When you've hired a DJ for your upcoming wedding and are going over the many details for the reception, one thing that you'll want to touch on is song requests. Although some people decide that they don't want song requests at their wedding, many feel that allowing people to approach the DJ and ask him or her to play a song can further boost the party atmosphere. Many DJs will take song requests verbally, but it's advantageous to ensure that your wedding DJ is also open to accepting song requests in writing. Here are some reasons why.
Volume Can Be An Issue
During the dance portion of a wedding reception, the volume in the room may be loud. For people who are hard of hearing or who just know that the volume is too loud for them to be able to converse clearly, they may feel tentative about approaching the DJ and making a song request. As such, these individuals may simply avoid going up and asking for the DJ to play a song. When the DJ takes written requests, perhaps on slips of paper placed around the DJ table, people can write their requests and pass them to the DJ, regardless of the volume.
Some People Might Be Shy
Sometimes, people have ideas about songs that they want to request but are perhaps a little too shy to do so. For example, if a DJ were to immediately start playing a new song, the person who asked may be shy because he or she is likely still standing near the DJ, and those in attendance may assume who made the request. Sometimes, whether it's a sappy song or something else, it can be nice to give a request in writing as a way of guaranteeing your anonymity.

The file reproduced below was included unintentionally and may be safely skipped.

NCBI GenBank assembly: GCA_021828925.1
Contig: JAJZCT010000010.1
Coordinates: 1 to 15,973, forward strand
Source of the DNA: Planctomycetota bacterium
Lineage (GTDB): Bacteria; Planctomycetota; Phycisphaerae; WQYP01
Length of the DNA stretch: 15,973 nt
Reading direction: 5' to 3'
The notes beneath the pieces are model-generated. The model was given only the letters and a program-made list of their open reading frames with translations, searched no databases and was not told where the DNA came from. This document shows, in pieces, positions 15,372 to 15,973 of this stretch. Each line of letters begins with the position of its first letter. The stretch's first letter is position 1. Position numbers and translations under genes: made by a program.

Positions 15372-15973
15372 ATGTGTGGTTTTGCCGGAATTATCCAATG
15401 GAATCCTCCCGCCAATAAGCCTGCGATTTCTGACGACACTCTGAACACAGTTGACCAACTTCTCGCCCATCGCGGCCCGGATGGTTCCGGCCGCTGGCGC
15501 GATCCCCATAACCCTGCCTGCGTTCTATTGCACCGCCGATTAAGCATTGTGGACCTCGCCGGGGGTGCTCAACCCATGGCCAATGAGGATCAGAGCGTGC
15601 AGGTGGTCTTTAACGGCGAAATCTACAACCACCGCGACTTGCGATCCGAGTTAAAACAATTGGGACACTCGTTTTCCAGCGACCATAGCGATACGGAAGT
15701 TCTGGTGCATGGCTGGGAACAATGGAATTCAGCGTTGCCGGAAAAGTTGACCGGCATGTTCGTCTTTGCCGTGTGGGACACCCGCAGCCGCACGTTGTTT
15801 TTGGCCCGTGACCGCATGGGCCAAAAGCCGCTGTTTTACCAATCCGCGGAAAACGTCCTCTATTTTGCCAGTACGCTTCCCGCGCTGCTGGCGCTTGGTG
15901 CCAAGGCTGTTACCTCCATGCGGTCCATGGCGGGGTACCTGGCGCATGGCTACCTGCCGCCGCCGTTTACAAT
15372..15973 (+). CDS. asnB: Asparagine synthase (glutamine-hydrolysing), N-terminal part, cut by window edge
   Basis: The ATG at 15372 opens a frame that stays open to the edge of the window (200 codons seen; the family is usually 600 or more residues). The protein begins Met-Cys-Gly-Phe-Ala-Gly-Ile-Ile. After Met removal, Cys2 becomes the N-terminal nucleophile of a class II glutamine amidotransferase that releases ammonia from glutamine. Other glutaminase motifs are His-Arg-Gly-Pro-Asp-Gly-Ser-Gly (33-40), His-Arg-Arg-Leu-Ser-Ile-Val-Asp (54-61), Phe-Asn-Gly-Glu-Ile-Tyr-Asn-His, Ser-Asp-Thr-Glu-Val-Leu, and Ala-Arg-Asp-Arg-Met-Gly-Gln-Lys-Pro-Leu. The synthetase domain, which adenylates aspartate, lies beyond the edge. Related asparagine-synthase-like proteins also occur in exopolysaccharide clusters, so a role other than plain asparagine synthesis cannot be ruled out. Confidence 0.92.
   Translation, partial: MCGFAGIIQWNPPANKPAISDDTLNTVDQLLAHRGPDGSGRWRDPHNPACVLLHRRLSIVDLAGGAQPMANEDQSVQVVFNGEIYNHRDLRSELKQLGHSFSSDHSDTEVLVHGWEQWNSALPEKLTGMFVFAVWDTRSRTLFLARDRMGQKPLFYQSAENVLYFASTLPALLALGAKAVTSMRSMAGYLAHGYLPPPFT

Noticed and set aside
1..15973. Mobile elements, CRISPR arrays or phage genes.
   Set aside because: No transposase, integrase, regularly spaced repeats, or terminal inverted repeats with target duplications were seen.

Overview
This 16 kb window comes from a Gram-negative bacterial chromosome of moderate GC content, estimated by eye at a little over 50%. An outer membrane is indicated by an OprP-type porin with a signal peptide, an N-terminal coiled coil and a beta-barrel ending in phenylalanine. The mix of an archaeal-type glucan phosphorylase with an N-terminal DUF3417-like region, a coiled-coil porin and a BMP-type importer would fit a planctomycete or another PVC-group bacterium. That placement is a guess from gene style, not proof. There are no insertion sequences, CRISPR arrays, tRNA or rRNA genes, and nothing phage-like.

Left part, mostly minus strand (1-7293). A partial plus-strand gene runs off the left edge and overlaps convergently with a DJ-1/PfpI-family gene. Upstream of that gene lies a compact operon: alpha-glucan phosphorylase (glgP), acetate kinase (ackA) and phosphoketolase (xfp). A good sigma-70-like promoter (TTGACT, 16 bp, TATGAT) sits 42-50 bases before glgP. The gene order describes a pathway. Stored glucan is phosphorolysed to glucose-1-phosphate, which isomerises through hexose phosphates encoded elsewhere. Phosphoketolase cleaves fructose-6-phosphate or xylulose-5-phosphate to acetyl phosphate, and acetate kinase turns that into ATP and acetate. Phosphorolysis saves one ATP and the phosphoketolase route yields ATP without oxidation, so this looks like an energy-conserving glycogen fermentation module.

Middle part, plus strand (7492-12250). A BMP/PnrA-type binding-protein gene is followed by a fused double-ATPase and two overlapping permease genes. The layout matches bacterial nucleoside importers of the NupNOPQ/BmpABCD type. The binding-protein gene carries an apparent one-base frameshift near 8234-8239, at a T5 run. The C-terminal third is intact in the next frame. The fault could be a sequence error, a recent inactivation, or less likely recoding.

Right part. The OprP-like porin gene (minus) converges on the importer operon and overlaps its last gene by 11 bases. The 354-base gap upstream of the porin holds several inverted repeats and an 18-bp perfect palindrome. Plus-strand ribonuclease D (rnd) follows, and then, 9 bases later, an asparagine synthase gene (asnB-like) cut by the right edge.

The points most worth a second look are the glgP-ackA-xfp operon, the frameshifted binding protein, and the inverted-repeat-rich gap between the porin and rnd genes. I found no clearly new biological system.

It Suits Large Weddings
At large weddings with a party-like atmosphere during the reception, the DJ may find himself or herself inundated with people making verbal requests. This can be overwhelming to the DJ, who may struggle to remember the name of every song that people shout. This environment can be highly stressful to your wedding DJ, who is working hard to do the best job possible for you. When you have a way to submit written requests — generally, a stack of index cards and some pens on a nearby table work well — the DJ can assess the requests more systematically without getting stressed.